Some thoughts on Healing and Reconciliation

We live in a broken world. Almost every day, we find ourselves hurt by someone else. Almost every day, we find ourselves hurting someone else – often without intending to do so, but we hurt others none-the-less. Most often, these are minor issues that are easily apologized for, and just as easily forgiven. But what happens when the injustice is much larger? What if an abuse has been systemic and long-term? Can healing take place?

I believe that harm is not only inflicted on the victim, but damage is done to the soul of the perpetrator of a crime as well…so can healing and reconciliation take place?

If you have harmed me, I cannot force you to apologize – and if you choose to never apologize, can I heal? Yes. Through forgiveness, I can heal, regardless of your lack of apology – regardless of you not even accepting my forgiveness

If I have harmed you, I cannot force you to forgive me. I can repent. I can apologize with full sincerity, but I can never coerce forgiveness from you. Through the act of repentance, and the act of forgiving myself for the crime I have committed, I believe that yes, I can be healed from the damage I have done to myself for what I have done against you.

One caveat to both of the above:  I cannot truly repent, nor can I truly forgive without the grace of God – it is only through God’s love that I can ever find the strength to forgive.  It is only through God’s love that I can ever find the courage to admit my faults.

Healing can be hard.  It’s hard to admit my faults.  It’s probably even harder to forgive you for your faults – but I think that reconciliation is harder yet.  Reconciliation is the restoration of relationship.  It is the laying aside of differences.  It is not merely mutual toleration, but mutual love.

I can apologize to you, but if you will not forgive, we are not reconciled

I can forgive you, but if you have no regret for pain that you have caused me, we are not reconciled

It is only when the perpetrator of an act is truly repentant and apologizes to his victim…and…when the victim of an act is truly willing to forgive that reconciliation can begin.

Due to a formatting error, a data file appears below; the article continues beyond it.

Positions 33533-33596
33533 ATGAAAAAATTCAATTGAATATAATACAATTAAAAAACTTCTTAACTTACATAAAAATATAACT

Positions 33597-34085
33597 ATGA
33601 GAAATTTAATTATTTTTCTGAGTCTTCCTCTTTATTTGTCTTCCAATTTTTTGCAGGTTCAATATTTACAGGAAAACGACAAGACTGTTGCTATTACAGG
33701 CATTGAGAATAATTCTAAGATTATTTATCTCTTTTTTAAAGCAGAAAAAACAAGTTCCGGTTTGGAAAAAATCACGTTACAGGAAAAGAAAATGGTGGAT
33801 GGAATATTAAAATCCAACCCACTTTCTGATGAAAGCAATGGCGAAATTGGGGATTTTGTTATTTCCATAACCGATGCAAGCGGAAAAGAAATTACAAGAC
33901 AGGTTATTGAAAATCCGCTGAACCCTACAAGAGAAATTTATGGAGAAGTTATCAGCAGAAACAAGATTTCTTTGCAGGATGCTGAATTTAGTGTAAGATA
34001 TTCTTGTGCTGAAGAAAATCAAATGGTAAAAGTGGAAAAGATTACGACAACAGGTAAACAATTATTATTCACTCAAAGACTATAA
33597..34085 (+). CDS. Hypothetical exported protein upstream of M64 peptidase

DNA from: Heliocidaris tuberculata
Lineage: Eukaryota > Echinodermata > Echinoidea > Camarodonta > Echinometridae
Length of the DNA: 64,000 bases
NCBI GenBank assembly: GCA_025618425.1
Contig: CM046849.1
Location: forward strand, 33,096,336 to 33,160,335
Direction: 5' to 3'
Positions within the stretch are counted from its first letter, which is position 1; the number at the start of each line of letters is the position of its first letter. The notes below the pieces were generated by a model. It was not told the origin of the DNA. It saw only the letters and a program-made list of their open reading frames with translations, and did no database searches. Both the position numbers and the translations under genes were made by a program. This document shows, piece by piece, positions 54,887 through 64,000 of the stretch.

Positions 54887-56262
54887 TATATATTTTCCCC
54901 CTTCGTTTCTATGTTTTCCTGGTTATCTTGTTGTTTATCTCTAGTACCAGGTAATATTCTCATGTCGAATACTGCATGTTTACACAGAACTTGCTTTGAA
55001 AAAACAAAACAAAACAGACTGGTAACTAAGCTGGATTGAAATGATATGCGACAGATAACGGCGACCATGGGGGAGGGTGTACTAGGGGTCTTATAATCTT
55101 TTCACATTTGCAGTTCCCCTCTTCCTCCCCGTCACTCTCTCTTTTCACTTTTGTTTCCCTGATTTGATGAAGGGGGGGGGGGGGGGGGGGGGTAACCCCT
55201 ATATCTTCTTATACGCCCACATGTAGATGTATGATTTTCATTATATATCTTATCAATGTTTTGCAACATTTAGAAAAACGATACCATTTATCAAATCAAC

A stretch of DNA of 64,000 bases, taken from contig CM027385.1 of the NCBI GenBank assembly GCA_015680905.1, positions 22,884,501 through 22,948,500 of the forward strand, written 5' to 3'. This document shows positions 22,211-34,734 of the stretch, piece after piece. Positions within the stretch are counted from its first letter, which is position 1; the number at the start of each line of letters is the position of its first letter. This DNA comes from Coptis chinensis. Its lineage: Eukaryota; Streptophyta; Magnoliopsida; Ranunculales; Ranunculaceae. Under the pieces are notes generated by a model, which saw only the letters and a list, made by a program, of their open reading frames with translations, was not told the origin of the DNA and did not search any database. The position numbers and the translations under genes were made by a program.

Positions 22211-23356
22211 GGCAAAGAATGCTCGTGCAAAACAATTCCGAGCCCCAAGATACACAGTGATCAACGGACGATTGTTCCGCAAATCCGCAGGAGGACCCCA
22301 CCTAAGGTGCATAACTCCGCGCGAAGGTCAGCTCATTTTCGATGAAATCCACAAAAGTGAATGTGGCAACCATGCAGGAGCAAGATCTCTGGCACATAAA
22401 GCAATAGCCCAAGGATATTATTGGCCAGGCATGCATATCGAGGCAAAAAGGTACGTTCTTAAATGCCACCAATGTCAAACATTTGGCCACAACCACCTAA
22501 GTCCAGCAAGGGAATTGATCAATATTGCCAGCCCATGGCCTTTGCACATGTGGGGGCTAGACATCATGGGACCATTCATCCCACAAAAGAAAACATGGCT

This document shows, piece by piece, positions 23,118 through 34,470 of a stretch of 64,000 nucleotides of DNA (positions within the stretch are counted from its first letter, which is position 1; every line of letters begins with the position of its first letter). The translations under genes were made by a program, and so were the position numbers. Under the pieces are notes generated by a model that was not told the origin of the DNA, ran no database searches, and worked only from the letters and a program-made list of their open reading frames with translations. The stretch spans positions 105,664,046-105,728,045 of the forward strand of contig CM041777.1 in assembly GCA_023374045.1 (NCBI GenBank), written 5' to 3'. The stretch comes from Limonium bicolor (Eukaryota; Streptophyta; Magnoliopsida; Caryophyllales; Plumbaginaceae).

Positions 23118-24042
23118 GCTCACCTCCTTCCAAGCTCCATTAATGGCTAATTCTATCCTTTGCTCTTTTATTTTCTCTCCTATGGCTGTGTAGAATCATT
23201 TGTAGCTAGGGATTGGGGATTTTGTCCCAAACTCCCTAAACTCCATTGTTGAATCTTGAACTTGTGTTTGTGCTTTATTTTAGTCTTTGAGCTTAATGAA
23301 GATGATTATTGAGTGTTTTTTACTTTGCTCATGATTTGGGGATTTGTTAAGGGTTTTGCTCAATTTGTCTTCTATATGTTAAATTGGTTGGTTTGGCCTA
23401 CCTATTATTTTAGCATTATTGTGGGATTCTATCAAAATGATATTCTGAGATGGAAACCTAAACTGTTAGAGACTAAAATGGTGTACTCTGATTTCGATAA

Parables of Earth – Part V


If rocks or thorns are left upon the ground
by those who have been hired to tend to
his field, the Farmer won’t keep them around
very long. Instead, He will look for new
farmhands who will care for the land. The crop
is, after all, the purpose of His field.
He will seek for workers who will not stop
striving to find ways to increase the yield
produced by the land. Labourers like these
are worth every penny that they are paid,
but woe to those who do not seek to please
the Farmer. They have cause to be afraid!

Without care taken to help the plants thrive
The crops that grow will struggle to survive.


Just a note about the image:  I decided to try my hand at drawing a thistle.  I’ve never been much of an artist, but had the desire to try anyways.  Watercolor pencils on paper.  I utilized the “watercolor” aspect of the pencils in the top of the thistle only.


I could not abide your inflammatory words
your writings that went against the status quo
and so I took your pages and painted over
all the objectionable verbs, nouns, adjectives

I redacted you down to “ifs”, “ands” and “buts”
to snuff out each spark of revolution
not knowing what you were trying to teach
and not caring to understand

So now I stand back
and watch a conflagration
of my own making

too late did I learn:
my Wite-Out® is flammable too



This whole piece was inspired by looking at a bottle of Bic® Wite-Out® correction fluid and seeing a label indicating “Danger: Flammable”

How long do we Remember?